Not only have women got the glass ceiling to contend with, it seems we've also got the "sticky floor."
A poll published yesterday by ComRes found that female apprentices make an average of £4.82, compared with an average of £5.58 per hour for men. This means that a young female apprentice working 35 hours a week will be almost £2,000 worse off after a year's work.
The poll, commissioned by the Young Women's Trust, which "supports and represents over one million women aged 16-30 trapped by low pay or no pay and facing a life of poverty," aimed to prove that the gender pay gap is not something that only exists in the boardroom.
The research shows that young women undertaking apprenticeships were also more likely to report inadequate training. Almost 25 per cent of young women said they had received no training outside of work, compared to 12 per cent of young men.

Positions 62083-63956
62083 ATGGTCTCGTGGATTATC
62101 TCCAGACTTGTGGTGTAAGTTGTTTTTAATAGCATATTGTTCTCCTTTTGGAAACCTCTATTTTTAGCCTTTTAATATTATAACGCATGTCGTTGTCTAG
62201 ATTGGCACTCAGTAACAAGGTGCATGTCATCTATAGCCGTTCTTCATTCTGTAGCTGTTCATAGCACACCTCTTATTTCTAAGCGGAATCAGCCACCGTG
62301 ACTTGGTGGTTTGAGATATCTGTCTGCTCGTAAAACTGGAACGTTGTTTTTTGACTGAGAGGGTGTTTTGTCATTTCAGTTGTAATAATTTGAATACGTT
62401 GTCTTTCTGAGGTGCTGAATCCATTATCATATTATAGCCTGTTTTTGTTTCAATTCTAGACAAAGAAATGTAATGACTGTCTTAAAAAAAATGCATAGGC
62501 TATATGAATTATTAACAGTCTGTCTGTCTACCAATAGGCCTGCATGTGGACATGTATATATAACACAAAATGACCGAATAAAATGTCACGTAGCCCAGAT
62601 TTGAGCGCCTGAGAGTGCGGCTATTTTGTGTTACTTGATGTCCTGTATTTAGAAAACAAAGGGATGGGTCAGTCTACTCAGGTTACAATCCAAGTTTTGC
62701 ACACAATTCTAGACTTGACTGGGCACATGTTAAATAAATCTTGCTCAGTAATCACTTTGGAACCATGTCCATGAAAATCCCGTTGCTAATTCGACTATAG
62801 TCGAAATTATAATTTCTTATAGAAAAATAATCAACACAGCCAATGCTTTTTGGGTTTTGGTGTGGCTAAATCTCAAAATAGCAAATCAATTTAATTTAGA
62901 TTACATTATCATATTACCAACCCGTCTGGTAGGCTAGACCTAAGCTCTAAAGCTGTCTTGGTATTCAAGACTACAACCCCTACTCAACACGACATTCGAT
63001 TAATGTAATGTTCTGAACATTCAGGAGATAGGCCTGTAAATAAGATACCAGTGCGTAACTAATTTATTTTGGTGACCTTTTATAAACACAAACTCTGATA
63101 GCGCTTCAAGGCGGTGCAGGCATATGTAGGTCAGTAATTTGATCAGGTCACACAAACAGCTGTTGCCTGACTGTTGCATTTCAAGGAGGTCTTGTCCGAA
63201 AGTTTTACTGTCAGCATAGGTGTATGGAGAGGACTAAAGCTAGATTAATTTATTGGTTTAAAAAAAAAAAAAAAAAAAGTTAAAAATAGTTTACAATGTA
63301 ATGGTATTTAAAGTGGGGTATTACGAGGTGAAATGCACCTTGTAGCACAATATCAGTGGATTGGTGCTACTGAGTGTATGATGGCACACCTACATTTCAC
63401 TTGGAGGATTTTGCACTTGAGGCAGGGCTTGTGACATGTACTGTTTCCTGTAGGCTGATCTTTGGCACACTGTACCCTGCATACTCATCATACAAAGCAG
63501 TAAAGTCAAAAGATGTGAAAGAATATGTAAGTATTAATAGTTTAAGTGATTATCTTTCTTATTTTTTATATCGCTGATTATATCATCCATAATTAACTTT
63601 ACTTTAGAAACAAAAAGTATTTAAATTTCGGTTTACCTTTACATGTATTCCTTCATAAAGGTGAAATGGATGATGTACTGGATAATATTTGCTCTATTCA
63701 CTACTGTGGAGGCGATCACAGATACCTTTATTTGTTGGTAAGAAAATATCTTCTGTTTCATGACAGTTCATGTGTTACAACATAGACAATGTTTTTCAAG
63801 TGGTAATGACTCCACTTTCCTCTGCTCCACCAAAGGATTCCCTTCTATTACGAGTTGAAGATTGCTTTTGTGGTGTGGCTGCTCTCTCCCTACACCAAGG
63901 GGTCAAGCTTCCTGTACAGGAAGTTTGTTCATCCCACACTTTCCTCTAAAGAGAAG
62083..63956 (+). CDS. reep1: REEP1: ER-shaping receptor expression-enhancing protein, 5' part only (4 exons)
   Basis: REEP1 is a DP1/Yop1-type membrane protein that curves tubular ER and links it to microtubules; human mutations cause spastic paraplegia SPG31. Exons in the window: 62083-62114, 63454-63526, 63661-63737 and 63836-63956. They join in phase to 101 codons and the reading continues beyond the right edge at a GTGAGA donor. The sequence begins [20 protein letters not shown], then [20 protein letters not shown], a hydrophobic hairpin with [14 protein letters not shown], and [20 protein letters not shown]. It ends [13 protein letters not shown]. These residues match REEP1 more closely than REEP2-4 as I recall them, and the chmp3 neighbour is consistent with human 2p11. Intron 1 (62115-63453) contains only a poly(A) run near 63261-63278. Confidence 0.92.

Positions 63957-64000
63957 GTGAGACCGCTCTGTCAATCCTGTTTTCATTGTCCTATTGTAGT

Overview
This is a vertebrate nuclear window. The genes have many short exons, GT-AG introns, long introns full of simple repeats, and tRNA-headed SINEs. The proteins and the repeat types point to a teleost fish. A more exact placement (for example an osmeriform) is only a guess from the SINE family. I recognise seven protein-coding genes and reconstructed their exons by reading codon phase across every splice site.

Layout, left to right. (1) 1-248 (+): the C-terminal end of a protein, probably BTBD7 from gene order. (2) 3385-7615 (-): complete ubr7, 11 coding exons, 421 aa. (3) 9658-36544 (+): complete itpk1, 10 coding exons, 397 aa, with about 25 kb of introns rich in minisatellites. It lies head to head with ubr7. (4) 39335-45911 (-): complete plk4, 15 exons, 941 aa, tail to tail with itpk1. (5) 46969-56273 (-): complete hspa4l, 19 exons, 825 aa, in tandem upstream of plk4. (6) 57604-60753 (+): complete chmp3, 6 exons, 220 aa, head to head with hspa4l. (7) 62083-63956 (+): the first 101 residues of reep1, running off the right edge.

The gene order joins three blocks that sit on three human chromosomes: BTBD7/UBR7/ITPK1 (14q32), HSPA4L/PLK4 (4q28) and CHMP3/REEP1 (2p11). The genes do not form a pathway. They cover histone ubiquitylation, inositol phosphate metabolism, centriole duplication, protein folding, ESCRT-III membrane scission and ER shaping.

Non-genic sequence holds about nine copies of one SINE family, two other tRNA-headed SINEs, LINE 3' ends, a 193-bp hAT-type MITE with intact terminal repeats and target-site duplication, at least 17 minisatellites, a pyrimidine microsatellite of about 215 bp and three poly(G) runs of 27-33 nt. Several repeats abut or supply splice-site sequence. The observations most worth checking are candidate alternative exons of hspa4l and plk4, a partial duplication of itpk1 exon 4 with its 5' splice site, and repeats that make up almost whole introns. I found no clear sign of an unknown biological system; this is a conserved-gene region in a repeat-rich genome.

Women were also less likely to be offered employment upon completing their apprenticeships; just 6 per cent of men were left unemployed, compared to 16 per cent of women.
One possible reason for this is that women are paid less in apprenticeships that dominate poorly paid sectors e.g. healthcare, administration and retail, while men dominate engineering, electrotechnology and the automotive sector.
It seems that both women are channelled very early into a narrower range of stereotypically gendered opportunities; women make up less than 2 per cent of construction apprentices, and less than 4 per cent of engineering apprentices, whilst a staggering 96 percent of childcare apprentices and 90 per cent of hairdressing apprentices are female (source). Female apprentices may also feel restricted to sectors that offer flexible apprenticeships, allowing them to look after children or undertake other caring responibilities.
Apprenticeships have rightly come to be seen as a desirable alternative to higher education for many young people, especially since the rise in tuition fees to £9000 per year. The current situation of rewarding men more than women sends a damaging signal that women's work is less useful. Sectors that offer apprenticeships should be urgently looking to remedy this.